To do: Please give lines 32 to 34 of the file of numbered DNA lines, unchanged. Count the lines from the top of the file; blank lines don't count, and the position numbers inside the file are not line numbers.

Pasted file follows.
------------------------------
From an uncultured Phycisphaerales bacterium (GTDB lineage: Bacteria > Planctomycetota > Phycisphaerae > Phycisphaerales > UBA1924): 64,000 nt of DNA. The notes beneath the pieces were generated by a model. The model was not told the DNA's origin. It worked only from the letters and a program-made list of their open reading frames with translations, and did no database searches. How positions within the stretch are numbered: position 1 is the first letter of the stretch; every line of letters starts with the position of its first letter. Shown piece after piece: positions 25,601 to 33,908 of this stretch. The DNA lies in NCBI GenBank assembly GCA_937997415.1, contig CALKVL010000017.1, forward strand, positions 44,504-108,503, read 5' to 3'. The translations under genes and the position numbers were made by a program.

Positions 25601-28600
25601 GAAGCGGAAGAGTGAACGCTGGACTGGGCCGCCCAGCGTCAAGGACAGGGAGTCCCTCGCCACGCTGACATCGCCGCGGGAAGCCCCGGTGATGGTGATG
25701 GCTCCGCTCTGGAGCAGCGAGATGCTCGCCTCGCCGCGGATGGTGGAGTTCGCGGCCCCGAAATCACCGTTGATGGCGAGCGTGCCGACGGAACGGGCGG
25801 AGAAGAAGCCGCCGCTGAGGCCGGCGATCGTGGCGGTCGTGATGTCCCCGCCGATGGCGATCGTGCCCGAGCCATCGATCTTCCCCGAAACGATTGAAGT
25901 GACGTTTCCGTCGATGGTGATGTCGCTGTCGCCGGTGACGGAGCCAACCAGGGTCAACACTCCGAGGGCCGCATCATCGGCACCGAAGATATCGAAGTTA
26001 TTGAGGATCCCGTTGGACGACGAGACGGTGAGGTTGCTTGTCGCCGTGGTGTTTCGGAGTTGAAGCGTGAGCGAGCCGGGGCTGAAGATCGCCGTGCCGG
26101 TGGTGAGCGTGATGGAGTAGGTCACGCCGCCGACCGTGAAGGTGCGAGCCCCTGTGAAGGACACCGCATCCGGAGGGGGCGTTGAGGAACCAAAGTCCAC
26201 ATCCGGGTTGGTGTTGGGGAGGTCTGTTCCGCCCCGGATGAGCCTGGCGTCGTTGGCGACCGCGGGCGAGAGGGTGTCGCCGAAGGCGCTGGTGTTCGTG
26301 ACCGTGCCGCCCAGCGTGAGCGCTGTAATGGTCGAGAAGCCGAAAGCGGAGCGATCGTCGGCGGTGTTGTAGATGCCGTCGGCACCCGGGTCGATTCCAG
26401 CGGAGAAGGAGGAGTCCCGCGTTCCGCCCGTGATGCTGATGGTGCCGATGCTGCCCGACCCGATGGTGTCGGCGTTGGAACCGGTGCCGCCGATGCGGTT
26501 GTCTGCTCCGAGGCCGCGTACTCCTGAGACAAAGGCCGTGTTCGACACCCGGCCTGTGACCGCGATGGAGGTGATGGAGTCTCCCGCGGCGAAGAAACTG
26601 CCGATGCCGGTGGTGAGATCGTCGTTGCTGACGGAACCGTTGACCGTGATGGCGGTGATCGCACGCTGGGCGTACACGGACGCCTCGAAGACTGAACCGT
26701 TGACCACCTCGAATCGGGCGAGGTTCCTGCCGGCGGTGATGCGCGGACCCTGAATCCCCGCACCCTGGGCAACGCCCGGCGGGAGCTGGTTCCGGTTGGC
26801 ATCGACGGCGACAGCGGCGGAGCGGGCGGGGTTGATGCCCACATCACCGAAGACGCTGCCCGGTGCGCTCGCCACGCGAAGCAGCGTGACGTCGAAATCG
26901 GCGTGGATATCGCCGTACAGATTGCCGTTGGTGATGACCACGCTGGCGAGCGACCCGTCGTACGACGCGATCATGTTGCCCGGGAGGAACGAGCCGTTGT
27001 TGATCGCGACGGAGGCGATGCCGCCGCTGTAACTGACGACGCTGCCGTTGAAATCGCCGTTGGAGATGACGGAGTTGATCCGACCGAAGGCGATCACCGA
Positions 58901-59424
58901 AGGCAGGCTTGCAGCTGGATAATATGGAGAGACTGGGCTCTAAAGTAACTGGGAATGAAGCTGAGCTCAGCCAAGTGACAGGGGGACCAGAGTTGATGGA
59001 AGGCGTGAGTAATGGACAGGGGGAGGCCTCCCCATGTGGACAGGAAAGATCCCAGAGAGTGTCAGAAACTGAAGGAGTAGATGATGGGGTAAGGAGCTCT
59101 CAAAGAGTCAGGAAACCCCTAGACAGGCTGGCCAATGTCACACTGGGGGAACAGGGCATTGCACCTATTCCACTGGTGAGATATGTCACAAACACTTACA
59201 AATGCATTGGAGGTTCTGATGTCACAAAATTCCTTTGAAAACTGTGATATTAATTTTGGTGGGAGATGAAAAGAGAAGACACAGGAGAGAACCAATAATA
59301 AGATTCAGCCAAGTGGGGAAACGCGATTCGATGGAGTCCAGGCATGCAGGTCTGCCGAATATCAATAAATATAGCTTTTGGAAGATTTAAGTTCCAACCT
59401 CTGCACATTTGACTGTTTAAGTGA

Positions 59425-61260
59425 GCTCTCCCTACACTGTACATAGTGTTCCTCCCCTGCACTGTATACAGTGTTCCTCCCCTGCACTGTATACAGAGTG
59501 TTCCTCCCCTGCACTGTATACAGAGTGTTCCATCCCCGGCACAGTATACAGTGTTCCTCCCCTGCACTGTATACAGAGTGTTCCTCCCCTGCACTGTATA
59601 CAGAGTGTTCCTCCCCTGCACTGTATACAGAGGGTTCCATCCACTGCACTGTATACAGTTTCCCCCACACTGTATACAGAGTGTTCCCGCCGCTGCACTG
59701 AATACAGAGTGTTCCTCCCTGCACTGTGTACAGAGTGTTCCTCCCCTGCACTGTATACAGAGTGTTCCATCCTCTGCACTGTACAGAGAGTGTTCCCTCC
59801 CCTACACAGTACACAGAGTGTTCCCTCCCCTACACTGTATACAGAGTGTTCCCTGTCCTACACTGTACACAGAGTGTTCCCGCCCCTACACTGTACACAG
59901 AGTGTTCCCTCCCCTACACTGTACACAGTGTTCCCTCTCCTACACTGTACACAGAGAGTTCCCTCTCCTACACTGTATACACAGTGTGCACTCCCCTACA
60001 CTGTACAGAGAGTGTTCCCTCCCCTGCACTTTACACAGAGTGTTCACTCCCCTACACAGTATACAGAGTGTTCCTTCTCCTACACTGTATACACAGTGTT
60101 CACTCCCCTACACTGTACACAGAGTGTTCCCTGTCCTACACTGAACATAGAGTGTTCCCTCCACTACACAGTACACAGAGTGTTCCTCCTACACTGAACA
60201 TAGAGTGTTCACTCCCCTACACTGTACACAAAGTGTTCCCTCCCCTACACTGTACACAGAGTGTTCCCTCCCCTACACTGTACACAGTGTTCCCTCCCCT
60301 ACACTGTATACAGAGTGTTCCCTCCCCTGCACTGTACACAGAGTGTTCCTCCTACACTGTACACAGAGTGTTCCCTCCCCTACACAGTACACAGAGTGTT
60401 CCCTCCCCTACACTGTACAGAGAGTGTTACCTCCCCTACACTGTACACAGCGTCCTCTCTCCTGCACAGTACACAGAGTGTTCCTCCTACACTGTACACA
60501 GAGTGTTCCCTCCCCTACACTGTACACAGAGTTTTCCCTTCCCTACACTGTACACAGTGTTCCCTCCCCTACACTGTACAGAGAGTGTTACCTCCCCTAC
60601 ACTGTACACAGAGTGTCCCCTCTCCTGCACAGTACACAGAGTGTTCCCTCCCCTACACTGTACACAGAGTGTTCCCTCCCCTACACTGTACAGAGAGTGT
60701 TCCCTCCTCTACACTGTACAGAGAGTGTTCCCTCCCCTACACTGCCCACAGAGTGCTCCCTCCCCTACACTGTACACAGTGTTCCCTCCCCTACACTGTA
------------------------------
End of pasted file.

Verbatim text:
60001 CTGTACAGAGAGTGTTCCCTCCCCTGCACTTTACACAGAGTGTTCACTCCCCTACACAGTATACAGAGTGTTCCTTCTCCTACACTGTATACACAGTGTT
60101 CACTCCCCTACACTGTACACAGAGTGTTCCCTGTCCTACACTGAACATAGAGTGTTCCCTCCACTACACAGTACACAGAGTGTTCCTCCTACACTGAACA
60201 TAGAGTGTTCACTCCCCTACACTGTACACAAAGTGTTCCCTCCCCTACACTGTACACAGAGTGTTCCCTCCCCTACACTGTACACAGTGTTCCCTCCCCT